Increasing evidence demonstrates that motor-skill memories improve across a night of sleep, and that non-rapid eye movement (NREM) sleep commonly plays a role in orchestrating these consolidation enhancements. Here we show the benefit of a daytime nap on motor memory consolidation and its relationship not simply with global sleep-stage measures, but unique characteristics of sleep spindles at regionally specific locations; mapping to the corresponding memory representation.
Two groups of subjects trained on a motor-skill task using their left hand – a paradigm known to result in overnight plastic changes in the contralateral, right motor cortex. Both groups trained in the morning and were tested 8 hr later, with one group obtaining a 60–90 minute intervening midday nap, while the other group remained awake. At testing, subjects that did not nap showed no significant performance improvement, yet those that did nap expressed a highly significant consolidation enhancement. Within the nap group, the amount of offline improvement showed a significant correlation with the global measure of stage-2 NREM sleep. However, topographical sleep spindle analysis revealed more precise correlations. Specifically, when spindle activity at the central electrode of the non-learning hemisphere (left) was subtracted from that in the learning hemisphere (right), representing the homeostatic difference following learning, strong positive relationships with offline memory improvement emerged–correlations that were not evident for either hemisphere alone.
These results demonstrate that motor memories are dynamically facilitated across daytime naps, enhancements that are uniquely associated with electrophysiological events expressed at local, anatomically discrete locations of the brain.
Citation: Nishida M, Walker MP (2007) Daytime Naps, Motor Memory Consolidation and Regionally Specific Sleep Spindles. PLoS ONE 2(4): e341. doi:10.1371/journal.pone.0000341
Academic Editor: Chris Miall, University of Birmingham, United Kingdom
Received: February 7, 2007; Accepted: March 6, 2007; Published: April 4, 2007
Copyright: © 2007 Nishida, Walker. This is an open-access article distributed under the terms of the Creative Commons Attribution License, which permits unrestricted use, distribution, and reproduction in any medium, provided the original author and source are credited.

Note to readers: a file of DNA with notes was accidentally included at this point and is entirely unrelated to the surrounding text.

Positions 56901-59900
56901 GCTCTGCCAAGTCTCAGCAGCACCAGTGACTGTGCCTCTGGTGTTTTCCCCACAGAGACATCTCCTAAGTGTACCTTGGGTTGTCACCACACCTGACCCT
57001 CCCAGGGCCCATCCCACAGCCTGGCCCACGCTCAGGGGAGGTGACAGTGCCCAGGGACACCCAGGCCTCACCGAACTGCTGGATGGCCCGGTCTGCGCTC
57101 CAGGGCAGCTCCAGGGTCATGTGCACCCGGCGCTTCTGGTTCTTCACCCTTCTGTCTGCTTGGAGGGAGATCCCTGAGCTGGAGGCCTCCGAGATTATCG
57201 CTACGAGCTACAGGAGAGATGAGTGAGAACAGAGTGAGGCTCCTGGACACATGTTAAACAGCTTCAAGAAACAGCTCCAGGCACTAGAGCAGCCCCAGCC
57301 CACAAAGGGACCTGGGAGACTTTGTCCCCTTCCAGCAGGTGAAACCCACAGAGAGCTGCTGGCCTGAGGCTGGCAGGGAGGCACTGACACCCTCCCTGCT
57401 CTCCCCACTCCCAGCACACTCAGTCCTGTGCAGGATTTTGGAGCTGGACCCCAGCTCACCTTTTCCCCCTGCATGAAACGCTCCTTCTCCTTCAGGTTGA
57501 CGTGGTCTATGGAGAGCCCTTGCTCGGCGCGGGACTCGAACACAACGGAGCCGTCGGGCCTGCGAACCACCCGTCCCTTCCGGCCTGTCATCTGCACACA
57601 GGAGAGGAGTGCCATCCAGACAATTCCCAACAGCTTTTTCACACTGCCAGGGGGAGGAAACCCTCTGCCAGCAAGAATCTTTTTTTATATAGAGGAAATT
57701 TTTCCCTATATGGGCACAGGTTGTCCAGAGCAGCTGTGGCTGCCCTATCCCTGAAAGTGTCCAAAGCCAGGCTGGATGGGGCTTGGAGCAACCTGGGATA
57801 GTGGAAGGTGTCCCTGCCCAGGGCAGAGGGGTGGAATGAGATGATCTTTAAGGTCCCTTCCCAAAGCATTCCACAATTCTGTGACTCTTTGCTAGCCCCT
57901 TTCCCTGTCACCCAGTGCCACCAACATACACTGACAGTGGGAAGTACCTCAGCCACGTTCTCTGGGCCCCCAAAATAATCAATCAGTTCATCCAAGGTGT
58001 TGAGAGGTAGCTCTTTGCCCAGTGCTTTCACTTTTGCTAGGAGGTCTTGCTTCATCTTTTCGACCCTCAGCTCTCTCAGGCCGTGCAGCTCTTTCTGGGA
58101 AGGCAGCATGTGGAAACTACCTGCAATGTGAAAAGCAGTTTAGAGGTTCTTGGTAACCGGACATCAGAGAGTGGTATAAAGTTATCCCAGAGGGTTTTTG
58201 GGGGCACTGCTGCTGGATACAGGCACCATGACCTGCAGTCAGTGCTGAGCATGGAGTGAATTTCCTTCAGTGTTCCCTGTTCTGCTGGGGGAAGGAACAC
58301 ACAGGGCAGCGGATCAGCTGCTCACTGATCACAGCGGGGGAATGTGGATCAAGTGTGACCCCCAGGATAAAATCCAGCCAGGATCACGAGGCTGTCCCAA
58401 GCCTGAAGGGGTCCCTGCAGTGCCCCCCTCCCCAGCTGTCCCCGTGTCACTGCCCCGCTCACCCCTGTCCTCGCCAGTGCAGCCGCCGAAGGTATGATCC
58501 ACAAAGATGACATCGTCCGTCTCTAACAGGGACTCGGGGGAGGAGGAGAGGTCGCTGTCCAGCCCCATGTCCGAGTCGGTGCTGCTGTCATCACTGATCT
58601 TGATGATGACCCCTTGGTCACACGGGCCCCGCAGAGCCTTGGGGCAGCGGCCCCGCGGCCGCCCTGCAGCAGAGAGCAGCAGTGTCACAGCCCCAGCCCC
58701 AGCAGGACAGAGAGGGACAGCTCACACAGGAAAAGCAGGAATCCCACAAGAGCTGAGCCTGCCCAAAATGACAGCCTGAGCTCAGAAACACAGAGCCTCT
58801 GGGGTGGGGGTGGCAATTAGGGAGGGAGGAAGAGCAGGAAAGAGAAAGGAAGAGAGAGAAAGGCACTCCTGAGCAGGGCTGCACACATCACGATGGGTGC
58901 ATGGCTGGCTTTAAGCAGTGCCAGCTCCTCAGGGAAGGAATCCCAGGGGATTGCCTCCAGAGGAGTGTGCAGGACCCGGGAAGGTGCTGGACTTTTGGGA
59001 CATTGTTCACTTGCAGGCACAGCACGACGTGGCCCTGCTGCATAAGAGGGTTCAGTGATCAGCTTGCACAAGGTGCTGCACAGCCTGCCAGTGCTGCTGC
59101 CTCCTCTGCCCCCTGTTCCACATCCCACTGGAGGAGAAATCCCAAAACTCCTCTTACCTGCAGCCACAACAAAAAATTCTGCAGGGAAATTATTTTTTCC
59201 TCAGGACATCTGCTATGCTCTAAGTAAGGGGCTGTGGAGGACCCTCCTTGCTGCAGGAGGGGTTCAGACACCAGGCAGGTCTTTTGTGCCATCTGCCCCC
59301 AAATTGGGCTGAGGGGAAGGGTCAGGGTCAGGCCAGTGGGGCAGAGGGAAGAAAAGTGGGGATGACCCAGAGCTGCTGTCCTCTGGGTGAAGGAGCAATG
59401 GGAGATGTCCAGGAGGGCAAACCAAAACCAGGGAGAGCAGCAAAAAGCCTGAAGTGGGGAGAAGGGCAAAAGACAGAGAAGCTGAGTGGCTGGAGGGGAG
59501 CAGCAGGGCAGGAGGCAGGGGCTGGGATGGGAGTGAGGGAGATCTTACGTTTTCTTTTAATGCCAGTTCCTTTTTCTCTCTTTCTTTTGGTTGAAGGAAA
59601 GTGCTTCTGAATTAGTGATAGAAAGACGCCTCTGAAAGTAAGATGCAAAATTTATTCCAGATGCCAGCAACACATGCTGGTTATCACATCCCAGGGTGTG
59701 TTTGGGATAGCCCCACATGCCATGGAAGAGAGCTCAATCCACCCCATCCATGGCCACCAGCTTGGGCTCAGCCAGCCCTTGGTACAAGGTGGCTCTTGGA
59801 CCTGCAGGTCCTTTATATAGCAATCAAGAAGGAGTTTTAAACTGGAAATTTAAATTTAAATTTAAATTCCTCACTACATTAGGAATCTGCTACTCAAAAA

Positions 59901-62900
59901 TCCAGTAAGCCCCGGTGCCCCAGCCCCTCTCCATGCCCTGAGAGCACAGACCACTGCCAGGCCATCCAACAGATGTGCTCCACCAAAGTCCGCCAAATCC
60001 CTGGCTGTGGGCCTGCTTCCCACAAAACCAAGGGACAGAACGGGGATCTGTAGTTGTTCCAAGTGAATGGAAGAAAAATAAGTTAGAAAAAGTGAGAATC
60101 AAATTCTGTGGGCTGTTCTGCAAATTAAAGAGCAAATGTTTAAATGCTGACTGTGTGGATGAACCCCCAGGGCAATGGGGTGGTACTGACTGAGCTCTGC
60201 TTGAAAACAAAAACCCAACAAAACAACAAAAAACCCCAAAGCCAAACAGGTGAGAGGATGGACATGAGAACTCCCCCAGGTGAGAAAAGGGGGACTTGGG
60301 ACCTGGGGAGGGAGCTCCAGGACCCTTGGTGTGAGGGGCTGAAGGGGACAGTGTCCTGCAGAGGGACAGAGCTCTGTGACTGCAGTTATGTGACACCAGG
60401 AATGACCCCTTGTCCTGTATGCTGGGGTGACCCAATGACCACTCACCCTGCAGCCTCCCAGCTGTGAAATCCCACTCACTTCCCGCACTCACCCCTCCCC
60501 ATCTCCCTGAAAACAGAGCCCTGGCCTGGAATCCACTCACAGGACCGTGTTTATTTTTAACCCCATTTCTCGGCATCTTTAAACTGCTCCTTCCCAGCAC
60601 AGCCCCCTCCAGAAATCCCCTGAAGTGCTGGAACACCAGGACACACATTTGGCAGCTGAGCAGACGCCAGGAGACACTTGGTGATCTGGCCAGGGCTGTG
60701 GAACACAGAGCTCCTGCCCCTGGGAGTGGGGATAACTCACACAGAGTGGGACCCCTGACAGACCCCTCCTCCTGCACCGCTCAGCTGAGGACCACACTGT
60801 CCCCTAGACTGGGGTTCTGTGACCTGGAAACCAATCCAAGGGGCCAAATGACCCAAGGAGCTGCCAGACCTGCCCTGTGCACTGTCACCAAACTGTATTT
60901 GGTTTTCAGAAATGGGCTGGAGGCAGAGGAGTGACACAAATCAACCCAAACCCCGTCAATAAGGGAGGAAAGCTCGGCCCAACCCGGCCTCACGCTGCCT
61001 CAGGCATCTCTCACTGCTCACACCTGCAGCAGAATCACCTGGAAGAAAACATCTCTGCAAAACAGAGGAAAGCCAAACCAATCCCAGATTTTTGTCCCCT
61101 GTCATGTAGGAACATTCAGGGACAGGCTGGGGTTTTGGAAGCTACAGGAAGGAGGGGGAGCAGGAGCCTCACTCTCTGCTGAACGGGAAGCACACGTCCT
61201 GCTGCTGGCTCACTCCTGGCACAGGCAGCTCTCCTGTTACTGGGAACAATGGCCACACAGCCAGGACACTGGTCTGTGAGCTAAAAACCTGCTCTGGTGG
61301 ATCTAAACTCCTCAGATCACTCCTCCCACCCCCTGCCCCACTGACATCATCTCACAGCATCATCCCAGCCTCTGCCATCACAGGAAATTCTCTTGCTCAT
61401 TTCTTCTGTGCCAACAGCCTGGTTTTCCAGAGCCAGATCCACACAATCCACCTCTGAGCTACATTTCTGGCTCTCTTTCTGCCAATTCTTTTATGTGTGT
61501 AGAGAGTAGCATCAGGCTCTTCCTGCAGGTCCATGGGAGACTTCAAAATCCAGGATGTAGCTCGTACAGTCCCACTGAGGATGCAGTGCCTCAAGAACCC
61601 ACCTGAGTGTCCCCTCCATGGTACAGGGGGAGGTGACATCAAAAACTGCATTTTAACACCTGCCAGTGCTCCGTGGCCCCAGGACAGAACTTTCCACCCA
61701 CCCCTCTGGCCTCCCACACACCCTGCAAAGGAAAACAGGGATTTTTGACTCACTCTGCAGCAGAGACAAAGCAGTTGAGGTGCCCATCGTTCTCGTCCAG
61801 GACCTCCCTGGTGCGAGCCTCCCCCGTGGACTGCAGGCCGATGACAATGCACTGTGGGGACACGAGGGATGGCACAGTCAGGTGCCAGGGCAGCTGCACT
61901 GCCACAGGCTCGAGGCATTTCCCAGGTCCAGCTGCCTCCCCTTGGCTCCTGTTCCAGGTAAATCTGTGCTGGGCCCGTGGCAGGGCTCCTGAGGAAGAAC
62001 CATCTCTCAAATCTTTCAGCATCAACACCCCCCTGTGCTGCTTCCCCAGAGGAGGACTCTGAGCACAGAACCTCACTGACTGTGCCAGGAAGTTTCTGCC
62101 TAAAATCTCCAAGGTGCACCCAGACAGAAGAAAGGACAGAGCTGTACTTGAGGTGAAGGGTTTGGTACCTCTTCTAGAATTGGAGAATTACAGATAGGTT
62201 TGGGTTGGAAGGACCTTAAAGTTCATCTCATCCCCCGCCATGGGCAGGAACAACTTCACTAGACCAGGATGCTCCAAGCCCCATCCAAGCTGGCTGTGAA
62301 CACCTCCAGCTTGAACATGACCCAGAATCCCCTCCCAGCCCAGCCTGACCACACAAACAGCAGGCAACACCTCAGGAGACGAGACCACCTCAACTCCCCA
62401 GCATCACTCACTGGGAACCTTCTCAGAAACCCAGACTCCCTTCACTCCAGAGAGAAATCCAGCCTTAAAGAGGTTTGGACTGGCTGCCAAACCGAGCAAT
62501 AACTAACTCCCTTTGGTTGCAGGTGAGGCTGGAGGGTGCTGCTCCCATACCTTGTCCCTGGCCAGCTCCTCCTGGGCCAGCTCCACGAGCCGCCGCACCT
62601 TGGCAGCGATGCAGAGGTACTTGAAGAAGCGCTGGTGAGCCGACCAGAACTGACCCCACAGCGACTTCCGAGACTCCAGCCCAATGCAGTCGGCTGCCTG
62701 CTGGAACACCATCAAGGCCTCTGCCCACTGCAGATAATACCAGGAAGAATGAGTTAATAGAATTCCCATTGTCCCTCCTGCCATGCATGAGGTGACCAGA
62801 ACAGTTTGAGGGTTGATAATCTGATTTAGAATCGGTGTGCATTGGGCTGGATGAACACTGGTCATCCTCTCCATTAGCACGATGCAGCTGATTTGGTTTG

Funding: This work was supported in part by grants from the National Institutes of Health (MH069935, MH48832, MH65292 and MH67754), and the American Academy of Sleep Medicine.
Competing interests: The authors have declared that no competing interests exist.
A growing corpus of literature continues to demonstrate that, following learning, additional “offline” memory improvements develop during sleep , . Evidence of sleep-dependent consolidation now exists across numerous memory domains, including procedural as well as declarative memory . Regarding procedural motor memory, several studies have demonstrated that the extent of initial learning, and the subsequent offline enhancement, commonly correlate with non-rapid eye movement (NREM) sleep, and neurophysiological characteristics of NREM –, although see . For example, it has been shown that offline motor-memory enhancements specifically develop across a night of sleep, with the extent of improvement demonstrating a positive relationship with the amount of stage-2 NREM sleep, especially in the last quarter of the night . Considering sleep spindles – a defining electrophysiological signature of NREM involving short (∼1 ) synchronous burst of activity (12–15 Hz) – may represent candidate triggers of synaptic potentiation leading to neural plasticity –, and that spindle activity is highest late in the night , this latter correlation was hypothesized to reflected an association between spindle activity and offline memory improvement .
At a neural level, recent functional imaging data have also demonstrated that these overnight motor memory improvements are associated with a systems-level, plastic reorganization within the brain, including a lateralized expansion and increased activation in the right primary motor cortex; contralateral to the hand (left) learning the motor skill memory . While sleep stage correlations represent a global measure of association with memory enhancement, such neuroimaging data illustrate that sleep produces highly localized changes in discrete brain circuits. Therefore, if sleep and specific electrophysiological characteristics of sleep are contributing to these circuit changes, then topographical EEG examination should reveal more selective, local associations with memory improvement.